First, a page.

China promised more financial cooperation, seeing it as “vital.” The Chinese Premier announced an additional U$10 billion credit line to African countries for mutually agreed projects, thereby reconfirming the $30 billion of credit, which was promised by Chinese President Xi Jinping, on his visit to Africa last year.. Beijing also announced that the remaining $2 billion would be allocated to the China-Africa Development Fund, bringing the total to the promised $ 5 billion.

China upped its role in regional multilateral cooperation, offering to co-finance a new $2 billion 10-Year African Development Fund, with the African Development Bank (AfDB), and to work with the AfDB to build a trilateral cooperation platform for infrastructure development across the continent, including the aforementioned regional aviation, and high-speed railway networks.

The Chinese offered to engage in bilateral international currency experimentation, including cross-border currency settlement, currency swaps, and “mutual establishment” of bank branches – which Chinese monetary and financial authorities would see as contributing to international monetary and financial stability.

Most heartening to this observer, the Chinese Premier acknowledged that environmental protection is “our shared responsibility,” and pledged to work “together on ecological and environmental protection projects. “ Beijing offered a $10 million grant for wildlife protection in Africa, where Chinese demand for ivory, rhino horns and other elicit trade of animal parts, have driven some species to the verge of extinction. Chinese authorities also promised to establish a China-Africa joint research center (in Kenya) to protect bio-diversity, fight desertification, and demonstrate modern agricultural methods. China pledged to cooperate with Africa on developing clean and renewable energy – to build a “green Africa.”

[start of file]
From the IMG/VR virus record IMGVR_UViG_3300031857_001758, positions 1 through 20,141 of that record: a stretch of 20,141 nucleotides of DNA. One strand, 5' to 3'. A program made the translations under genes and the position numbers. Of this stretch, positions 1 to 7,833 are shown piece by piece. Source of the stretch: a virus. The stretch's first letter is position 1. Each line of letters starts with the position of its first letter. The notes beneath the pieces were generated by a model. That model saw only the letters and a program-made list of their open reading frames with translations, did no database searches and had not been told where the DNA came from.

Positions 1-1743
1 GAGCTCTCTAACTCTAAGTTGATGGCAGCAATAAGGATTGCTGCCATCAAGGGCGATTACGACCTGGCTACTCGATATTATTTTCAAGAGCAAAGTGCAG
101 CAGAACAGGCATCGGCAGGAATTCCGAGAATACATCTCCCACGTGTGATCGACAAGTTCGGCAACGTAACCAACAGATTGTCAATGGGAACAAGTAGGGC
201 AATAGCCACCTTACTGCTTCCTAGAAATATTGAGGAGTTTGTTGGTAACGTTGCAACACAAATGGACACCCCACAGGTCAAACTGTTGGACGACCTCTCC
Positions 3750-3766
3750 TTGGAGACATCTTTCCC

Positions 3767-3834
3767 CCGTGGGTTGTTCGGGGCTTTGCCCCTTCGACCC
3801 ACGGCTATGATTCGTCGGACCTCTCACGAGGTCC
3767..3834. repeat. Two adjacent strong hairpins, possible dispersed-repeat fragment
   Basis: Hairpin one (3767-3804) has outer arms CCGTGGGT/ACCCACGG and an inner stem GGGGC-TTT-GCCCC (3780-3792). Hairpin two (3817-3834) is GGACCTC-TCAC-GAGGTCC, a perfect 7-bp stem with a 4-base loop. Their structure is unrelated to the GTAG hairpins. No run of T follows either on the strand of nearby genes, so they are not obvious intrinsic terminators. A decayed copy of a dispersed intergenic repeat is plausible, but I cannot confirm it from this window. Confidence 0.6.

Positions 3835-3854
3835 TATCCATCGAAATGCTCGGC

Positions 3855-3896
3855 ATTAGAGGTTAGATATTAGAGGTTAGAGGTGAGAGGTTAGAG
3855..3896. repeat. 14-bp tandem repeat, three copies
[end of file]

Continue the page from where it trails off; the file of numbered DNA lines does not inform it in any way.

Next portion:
If these commitments are met, they would make a difference in Africa-- worth tracking, as the leading powers rethink their foreign policy, and as the global community debates the next round of global development goals, post-2015.

[1] See ”Full Text of Premier Li Keqiang’s Speech at African Union”, China Daily, May 6, 2014

[2] David Dollar, “China’s Economic Problems (and Ours)”, The Milken Institute Review, 2005

[3] The author’s notes from the annual meetings of the CCICED in 2002, 2003 (Beijing).

[4] The Canadian International Development Agency provided core funding for The China Council for International Cooperation on Environment and Development (CCICED), an international expert-led policy dialogue platform, starting from its inception in 1992. The CCICED has advised four Chinese Premiers, Li Peng, Zhu Rongji, Wen Jiabao and Li Keqiang, and China’s National and Development Reform Commission, Ministry of Environmental Protection, and Ministry of Commerce. CCICED was an earlier pioneer of public-private partnership, with British Petroleum Corporation (BP) and Royal Dutch Shell, as previous and current members of the Council. See:

[5] See Gregory Chin, “China, UN Reform, and the Shifting Global Order”, in ACUNS: Info Memo, Summer 2009,

[6] Quotes from Li Keqiang’s remarks at the African Union from ”Full Text of Premier Li Keqiang’s Speech at African Union”, China Daily, May 6, 2014

[7] See Assistant Minister Zhang Xiangchen’s comments.

Gregory Chin is Associate Professor of political science at York University (Canada). He has published widely on the political economy of China, Asia, the BRICS, and global governance, and his current research is focused on Renminbi internationalization, and the financial politics of the BRICS. He is Co-Editor of the academic journal Review of International Political Economy. This blog draws on Greg’s chapter, “The World Bank and China: The Long Decade of Realignment", in Carla Freeman (ed.),China and Developing Countries (2015 forthcoming), a project of The FPI.